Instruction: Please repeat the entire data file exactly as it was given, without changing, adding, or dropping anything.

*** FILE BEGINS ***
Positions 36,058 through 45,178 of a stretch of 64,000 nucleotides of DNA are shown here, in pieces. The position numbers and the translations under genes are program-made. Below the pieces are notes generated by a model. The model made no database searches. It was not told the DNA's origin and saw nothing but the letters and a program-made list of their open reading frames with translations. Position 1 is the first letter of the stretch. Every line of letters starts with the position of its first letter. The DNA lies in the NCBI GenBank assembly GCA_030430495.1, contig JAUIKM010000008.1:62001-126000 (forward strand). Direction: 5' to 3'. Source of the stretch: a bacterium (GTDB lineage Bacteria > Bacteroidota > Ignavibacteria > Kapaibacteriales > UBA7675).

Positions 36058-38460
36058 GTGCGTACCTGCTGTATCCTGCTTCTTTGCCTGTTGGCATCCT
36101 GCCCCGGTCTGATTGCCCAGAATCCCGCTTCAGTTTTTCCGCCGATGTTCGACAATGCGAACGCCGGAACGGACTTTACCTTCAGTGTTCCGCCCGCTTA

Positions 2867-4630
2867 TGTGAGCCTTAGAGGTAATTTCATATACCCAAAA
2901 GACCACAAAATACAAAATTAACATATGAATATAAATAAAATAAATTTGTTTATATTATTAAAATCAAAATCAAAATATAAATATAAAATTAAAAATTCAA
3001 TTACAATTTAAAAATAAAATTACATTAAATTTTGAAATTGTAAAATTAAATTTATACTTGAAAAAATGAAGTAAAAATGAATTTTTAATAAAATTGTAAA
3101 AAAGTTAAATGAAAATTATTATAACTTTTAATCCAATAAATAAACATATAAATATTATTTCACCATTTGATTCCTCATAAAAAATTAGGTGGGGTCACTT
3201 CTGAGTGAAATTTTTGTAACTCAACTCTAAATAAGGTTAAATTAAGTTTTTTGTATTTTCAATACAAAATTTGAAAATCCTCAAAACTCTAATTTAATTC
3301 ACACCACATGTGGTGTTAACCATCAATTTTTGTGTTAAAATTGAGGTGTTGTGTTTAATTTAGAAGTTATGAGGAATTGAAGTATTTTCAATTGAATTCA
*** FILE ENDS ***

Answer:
Positions 36,058 through 45,178 of a stretch of 64,000 nucleotides of DNA are shown here, in pieces. The position numbers and the translations under genes are program-made. Below the pieces are notes generated by a model. The model made no database searches. It was not told the DNA's origin and saw nothing but the letters and a program-made list of their open reading frames with translations. Position 1 is the first letter of the stretch. Every line of letters starts with the position of its first letter. The DNA lies in the NCBI GenBank assembly GCA_030430495.1, contig JAUIKM010000008.1:62001-126000 (forward strand). Direction: 5' to 3'. Source of the stretch: a bacterium (GTDB lineage Bacteria > Bacteroidota > Ignavibacteria > Kapaibacteriales > UBA7675).

Positions 36058-38460
36058 GTGCGTACCTGCTGTATCCTGCTTCTTTGCCTGTTGGCATCCT
36101 GCCCCGGTCTGATTGCCCAGAATCCCGCTTCAGTTTTTCCGCCGATGTTCGACAATGCGAACGCCGGAACGGACTTTACCTTCAGTGTTCCGCCCGCTTA

Positions 2867-4630
2867 TGTGAGCCTTAGAGGTAATTTCATATACCCAAAA
2901 GACCACAAAATACAAAATTAACATATGAATATAAATAAAATAAATTTGTTTATATTATTAAAATCAAAATCAAAATATAAATATAAAATTAAAAATTCAA
3001 TTACAATTTAAAAATAAAATTACATTAAATTTTGAAATTGTAAAATTAAATTTATACTTGAAAAAATGAAGTAAAAATGAATTTTTAATAAAATTGTAAA
3101 AAAGTTAAATGAAAATTATTATAACTTTTAATCCAATAAATAAACATATAAATATTATTTCACCATTTGATTCCTCATAAAAAATTAGGTGGGGTCACTT
3201 CTGAGTGAAATTTTTGTAACTCAACTCTAAATAAGGTTAAATTAAGTTTTTTGTATTTTCAATACAAAATTTGAAAATCCTCAAAACTCTAATTTAATTC
3301 ACACCACATGTGGTGTTAACCATCAATTTTTGTGTTAAAATTGAGGTGTTGTGTTTAATTTAGAAGTTATGAGGAATTGAAGTATTTTCAATTGAATTCA